As Gerhz summed it up, “evangelical colleges [are] slightly more at risk than other schools, though not dramatically so.”
Closures and mergers are in the future. It’s inescapable. The only question is “how orderly and thought-out will the process be?” Will it be denial followed by collapse or will it be based on an honest appraisal of one, what evangelical colleges provide that kids can’t get elsewhere; two, are we willing to pay for it; and, three, how much are we willing to pay for it?
There’s no reason this can’t be done. There’s a well-known example of a conservative religious tradition that has done it: Brigham Young University.
If you set aside the whole Mormon thing, in many respects BYU resembles a huge evangelical college. It has a strict honor code, religious services, dress, and grooming standards, and, like many Christian colleges, lots of “define the relationship” conversations.
What it doesn’t have is students graduating with crushing debt loads. For LDS students, tuition is $5620 a year, and the total cost, including about $2300 in what BYU calls “personal expenses,” is less than $19,000. (For non-Mormons, the cost is about $24,000 a year.)
BYU can do all this because the Mormon church has defined what it wants its kids to get from college and is willing to pay for it. BYU has a substantial endowment but according to its non-opaque financial statement, nearly sixty percent of its operating budget is covered by the LDS church itself. Those funds, in turn, come from the tithes and offerings of ordinary Mormons.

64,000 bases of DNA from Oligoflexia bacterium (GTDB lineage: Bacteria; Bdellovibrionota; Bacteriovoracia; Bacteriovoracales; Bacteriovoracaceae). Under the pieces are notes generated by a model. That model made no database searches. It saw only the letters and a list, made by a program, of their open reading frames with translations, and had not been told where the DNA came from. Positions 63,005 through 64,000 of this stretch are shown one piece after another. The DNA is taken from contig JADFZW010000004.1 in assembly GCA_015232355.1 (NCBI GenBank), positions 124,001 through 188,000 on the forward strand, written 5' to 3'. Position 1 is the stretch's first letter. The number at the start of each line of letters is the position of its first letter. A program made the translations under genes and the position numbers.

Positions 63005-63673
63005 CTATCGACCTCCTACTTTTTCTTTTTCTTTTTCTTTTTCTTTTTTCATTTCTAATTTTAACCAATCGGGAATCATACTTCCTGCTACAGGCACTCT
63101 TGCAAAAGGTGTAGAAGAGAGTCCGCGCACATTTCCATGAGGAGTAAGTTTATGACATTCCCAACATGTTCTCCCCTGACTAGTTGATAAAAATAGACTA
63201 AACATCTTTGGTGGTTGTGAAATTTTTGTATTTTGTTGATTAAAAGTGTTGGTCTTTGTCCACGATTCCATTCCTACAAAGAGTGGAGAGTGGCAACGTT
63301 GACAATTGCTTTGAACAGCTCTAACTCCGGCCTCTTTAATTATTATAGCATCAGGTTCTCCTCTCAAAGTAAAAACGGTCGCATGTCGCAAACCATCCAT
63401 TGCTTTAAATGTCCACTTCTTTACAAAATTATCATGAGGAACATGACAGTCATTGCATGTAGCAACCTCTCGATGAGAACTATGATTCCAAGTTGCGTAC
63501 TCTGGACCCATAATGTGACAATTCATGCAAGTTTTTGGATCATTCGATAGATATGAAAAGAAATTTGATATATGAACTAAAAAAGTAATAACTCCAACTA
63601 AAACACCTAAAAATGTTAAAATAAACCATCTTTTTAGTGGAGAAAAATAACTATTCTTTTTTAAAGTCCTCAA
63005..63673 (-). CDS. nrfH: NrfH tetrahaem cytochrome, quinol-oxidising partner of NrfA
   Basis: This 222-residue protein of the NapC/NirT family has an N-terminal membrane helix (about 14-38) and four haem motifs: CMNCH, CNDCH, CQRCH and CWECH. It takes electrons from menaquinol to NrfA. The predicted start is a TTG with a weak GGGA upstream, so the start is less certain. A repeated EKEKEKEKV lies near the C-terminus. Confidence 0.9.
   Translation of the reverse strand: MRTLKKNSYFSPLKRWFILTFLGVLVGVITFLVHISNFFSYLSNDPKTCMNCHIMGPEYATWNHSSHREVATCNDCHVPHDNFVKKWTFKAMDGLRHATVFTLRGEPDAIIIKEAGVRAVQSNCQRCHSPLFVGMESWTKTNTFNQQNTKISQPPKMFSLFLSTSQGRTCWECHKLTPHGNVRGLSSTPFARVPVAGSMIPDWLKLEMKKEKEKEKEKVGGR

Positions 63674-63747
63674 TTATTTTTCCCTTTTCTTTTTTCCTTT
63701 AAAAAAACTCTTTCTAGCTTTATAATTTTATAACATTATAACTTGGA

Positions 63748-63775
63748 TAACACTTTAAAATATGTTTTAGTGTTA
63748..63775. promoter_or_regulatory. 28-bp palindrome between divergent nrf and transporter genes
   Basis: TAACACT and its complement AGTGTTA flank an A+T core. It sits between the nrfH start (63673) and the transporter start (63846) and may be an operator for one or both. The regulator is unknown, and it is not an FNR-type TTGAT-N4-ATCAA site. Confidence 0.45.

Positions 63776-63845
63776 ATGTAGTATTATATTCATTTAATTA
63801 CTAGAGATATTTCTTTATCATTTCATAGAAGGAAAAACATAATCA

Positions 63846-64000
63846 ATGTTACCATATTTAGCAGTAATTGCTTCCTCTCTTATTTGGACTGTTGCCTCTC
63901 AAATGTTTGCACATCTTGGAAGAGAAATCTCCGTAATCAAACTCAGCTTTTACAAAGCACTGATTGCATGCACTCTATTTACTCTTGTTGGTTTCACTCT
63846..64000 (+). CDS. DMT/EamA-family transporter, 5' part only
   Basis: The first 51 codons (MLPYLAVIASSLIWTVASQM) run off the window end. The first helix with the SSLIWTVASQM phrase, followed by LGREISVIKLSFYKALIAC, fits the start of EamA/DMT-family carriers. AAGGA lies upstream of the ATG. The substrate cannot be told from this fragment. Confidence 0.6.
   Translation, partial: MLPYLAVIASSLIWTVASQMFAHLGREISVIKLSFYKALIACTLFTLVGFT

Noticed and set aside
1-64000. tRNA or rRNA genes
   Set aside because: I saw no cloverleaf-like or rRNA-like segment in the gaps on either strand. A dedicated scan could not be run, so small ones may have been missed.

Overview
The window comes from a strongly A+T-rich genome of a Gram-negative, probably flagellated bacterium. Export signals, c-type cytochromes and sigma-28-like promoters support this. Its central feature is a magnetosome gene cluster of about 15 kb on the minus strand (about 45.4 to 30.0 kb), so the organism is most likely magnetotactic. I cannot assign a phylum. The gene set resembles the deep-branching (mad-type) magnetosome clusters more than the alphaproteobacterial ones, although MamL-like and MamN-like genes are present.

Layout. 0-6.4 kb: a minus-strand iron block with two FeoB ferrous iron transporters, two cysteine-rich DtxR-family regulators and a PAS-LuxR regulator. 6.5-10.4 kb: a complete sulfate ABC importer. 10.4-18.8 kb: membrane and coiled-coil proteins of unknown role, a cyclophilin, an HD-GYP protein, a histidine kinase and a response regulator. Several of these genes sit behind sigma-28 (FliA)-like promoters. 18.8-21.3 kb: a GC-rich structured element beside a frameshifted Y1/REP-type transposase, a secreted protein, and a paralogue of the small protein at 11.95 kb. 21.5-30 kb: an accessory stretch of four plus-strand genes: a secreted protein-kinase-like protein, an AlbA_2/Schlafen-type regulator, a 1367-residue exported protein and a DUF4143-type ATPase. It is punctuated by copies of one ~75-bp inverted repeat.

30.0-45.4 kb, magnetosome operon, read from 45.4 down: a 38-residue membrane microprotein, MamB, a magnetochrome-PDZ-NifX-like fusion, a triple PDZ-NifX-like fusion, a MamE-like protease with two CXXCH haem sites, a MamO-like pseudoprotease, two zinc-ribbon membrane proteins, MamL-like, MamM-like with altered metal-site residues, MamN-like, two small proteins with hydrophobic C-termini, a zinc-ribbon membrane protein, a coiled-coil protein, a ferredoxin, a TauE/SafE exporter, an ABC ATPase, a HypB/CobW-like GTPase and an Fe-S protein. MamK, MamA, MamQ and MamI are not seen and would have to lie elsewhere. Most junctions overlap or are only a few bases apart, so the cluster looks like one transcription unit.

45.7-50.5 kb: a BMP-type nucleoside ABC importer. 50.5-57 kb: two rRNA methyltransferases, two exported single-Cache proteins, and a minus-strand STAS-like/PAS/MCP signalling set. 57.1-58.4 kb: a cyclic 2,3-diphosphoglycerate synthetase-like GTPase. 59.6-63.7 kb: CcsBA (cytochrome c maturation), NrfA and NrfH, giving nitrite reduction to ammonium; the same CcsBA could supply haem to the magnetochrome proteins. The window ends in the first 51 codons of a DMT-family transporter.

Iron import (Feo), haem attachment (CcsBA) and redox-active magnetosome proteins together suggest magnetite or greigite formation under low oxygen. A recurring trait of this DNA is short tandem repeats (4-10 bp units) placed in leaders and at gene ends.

In contrast, less than 20 percent of the BYU budget is paid for by student tuition. When you factor well-off Mormon families who are paying full-freight, it’s reasonable to infer that relatively little of BYU’s budget comes from the federal government. If Title IX were to rear its ugly head again, BYU could easily make do without federal money.
And that’s how you build a sustainable religious university. Is it replicable elsewhere? Why not? The approximately 4.5 million practicing Mormons kick in an average of $134 each year to educate 33,000 of their best and brightest.
You read that correctly: $134.
Assume that there are 25 million practicing evangelicals and that they all gave on average $134 to educate their best and brightest. That’s $3.35 billion with a “b.” Or enough for three BYUs, i.e., 100,000 kids.
To answer the question that troubled CCCU officials, government money is replaceable. The more important question is whether we are willing to do what it takes to replace it.